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Apr 5, 2012 08:10 AM

Sausage making

Anyone make sausages out there with one of those inexpensive crank grinders ? Wondering if I can make flavorful sausages with meats and herbs, spices without nitrates.

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  1. I'm making sausage with a Kitchen Aid grinder attachment and stuffer attachment. I'm using Ruhlman and Polcyn sausage recipes, with very good results. None of the ones I've done so far have called for nitrates in the sausages. I can give you more details if you want.

    1 Reply
    1. re: foreverhungry

      i would love more details! a paraphrased recipe, perhaps? i have the grinder, but only ever used it for grinding meat into hash and for ravioli filling.

    2. Most definitely. Avoiding pink salt just means you can't age sausages. But you can still make delicious fresh sausages. For example, I make chorizo fairly often without even using a crank grinder - I use ground pork and finely diced pork fat.

      1 Reply
      1. re: cowboyardee

        Agreed. Without nitrates/nitrites you need to follow the general rule of no longer than 4 hrs at between 40-140*. No low temp smoking either. Hot smoking is not a problem

      2. I agree with the previous responses. You can absolutely do it. That's how I made my first batch 40 years ago using the Kolbasz recipe learned from the old men in the church of which I was once a member. I learned using their electric grinder/stuffer, but at home I used my grandmother's hand-cranked grinder. I eventually graduated to a KitchenAid with grinder and stuffer attachment...and for some sausages I still prefer chopping the meat by hand or in a food processor rather than grinding it.

        As for the nitrite/nitrate, the only time you really need that is to safely make smoked sausage. Fresh sausage not only doesn't require it, but using it would ruin the taste and texture.

        Sausage making is easy. The main mistake made by novice sausage makers is to try making the sausages with meat that's too lean. Lean sausage is a _major_ fail, both texture and flavor wise.

        1. you can absolutely make fresh sausages, with or without casings, and cooked or hot-smoked sausages.

          the more low-tech your equipment, the more important it is to keep everything super cold. keep all your grinder parts in the freezer or chill them in a tub of ice water before you start, it will make everything much easier! the other tip i have for you is that when you are done grinding your sausage, when it is time to clean that sucker, run some dried-out plain white bread through the grinder-- it will clean out all the meaty chunks for you so that you can easily finish cleaning the grinder.

          i just wanted to mention that salt (regular salt, not curing salt w nitrates) DOES have an important role in sausage making, if your sausages are 4% by weight salt it will result in a safe food product. salt dehydrates bacteria and makes a sausage an inhospitable growing environment, yes? i am just sayin because your op does not specifically mention salt along w herbs and spices, and i have seen some novice sausage makers overlook the salt or try to get a little cute w doing a "low-sodium" batch and they wind up w a failed product, one that immediately spoils, or a food that is not safe and could make someone sick if they ate it. so i hope i am not being a jerk when i give you this friendly reminder about the salt.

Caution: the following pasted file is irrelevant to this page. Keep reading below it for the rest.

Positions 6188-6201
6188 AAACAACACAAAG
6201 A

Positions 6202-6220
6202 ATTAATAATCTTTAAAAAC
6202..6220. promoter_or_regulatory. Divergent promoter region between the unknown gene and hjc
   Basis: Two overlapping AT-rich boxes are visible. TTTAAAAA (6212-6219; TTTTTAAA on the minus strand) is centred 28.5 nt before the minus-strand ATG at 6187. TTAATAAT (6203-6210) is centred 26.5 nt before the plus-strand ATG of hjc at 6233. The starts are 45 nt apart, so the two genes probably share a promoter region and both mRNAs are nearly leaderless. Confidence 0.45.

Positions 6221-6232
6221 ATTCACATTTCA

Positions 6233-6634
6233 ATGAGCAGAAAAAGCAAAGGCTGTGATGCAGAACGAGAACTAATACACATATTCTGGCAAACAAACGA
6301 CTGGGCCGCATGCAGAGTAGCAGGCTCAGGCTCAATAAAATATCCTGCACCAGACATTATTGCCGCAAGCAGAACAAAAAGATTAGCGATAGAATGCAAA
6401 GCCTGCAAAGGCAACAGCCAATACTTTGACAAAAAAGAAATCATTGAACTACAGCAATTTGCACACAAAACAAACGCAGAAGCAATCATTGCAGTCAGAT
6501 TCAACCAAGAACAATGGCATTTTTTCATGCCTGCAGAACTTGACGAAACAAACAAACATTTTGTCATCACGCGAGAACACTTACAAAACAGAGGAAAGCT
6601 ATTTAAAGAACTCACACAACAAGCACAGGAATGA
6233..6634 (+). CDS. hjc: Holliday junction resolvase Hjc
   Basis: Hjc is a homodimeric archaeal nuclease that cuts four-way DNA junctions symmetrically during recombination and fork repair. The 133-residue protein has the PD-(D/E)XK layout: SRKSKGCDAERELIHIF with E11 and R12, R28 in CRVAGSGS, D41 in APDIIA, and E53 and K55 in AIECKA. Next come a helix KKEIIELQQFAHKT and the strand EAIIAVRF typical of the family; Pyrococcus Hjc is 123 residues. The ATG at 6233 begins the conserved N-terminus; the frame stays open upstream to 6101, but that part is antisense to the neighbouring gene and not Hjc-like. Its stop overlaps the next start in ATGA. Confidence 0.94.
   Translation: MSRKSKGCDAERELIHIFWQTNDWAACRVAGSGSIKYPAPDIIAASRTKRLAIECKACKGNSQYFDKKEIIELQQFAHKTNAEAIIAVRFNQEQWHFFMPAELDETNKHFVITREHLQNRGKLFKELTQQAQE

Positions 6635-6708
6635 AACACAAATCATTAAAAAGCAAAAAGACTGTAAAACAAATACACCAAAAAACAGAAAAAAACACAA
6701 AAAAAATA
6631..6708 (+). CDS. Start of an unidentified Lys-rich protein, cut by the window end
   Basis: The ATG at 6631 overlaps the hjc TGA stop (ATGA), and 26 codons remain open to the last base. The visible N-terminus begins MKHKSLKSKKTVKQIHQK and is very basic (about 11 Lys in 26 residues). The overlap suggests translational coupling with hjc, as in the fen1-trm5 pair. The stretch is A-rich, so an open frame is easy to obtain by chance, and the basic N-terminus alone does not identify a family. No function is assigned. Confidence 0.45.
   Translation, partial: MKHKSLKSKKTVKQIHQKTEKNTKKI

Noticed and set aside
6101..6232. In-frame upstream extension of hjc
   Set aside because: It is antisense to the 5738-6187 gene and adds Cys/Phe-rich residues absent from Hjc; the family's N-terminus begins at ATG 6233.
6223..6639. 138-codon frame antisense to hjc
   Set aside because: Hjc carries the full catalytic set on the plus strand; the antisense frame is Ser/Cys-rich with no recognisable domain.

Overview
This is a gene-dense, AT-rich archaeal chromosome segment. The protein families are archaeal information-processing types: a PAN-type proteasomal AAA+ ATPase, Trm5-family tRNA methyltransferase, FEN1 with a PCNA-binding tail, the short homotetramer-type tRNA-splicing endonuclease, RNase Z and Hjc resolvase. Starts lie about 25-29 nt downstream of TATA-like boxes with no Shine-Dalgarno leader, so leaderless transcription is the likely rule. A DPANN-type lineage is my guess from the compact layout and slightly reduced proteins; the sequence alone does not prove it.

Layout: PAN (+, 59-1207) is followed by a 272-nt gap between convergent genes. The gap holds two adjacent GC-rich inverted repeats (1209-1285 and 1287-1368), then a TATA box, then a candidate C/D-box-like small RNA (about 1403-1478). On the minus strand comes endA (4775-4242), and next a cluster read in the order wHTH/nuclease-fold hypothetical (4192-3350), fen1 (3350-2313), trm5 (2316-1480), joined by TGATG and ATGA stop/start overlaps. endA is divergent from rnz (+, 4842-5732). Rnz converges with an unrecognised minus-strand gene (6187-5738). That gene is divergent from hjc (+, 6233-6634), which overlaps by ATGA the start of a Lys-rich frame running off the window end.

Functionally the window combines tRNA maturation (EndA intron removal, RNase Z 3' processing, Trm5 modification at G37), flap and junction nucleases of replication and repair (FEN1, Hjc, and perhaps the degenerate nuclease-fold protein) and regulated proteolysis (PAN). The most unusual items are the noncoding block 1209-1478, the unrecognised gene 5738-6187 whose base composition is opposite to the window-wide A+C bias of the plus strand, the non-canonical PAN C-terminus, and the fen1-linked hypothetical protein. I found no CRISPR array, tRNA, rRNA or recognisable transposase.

do you have a library card? ruhlman's book on charcuterie is a good reference, though i like john kowalski's "the art of charcuterie" better.

          1. Wow thanks everyone for all the input !
            foreverhungry..... I am in agreement with eLizard. I'd love more details !
            Also I'll be sure to use the danger zone guideline of no more than 4 hours @ 40-140.

            5 Replies
            1. re: Phef

              Check out Ruhlman and Polcyn "Charcuterie: The craft of salting, smoking, and curing". If you even want to dabble in sausage making, it's a great book. As the title suggests, there's more than just sausage making in the book. From there, I've made pastrami, duck prosciutto, I'm making a regular prosciutto (hanging in the basement as we speak), smoked salmon, smoked almonds, and a few other things. I've done a few sausage recipes from there as well, and they've all turned out excellent.

              I can't give the recipes here, and there's too much detail in the process to spell out. The book does a good job of pointing out important steps - attention to the amount of fat, attention to keeping everything well chilled, and how to best cook different types of sausages. The nice thing is that once you have the basics down - meat, fat, salt, and liquid ratios - you can vary the spices to give you what you want in terms of flavor profile. It's tons of fun.

              1. re: Phef

                Plenty of good recipes for fresh and other sausages here:


                and below. Try the Moroccan chicken sausage. And don't worry if you don't have the more arcane additives or binders in a few recipes. In my experience the sausages come out fine without them.


                  1. re: scubadoo97

                    YES>>> Len Poli's site especially is a real treasure trove. The amount of work that's gone onto that site has me wondering why he's giving his work away for free. But I'm not complaining! (Thanks, Len)

                    1. re: The Professor

                      both are bookmarked for future use. Thanks again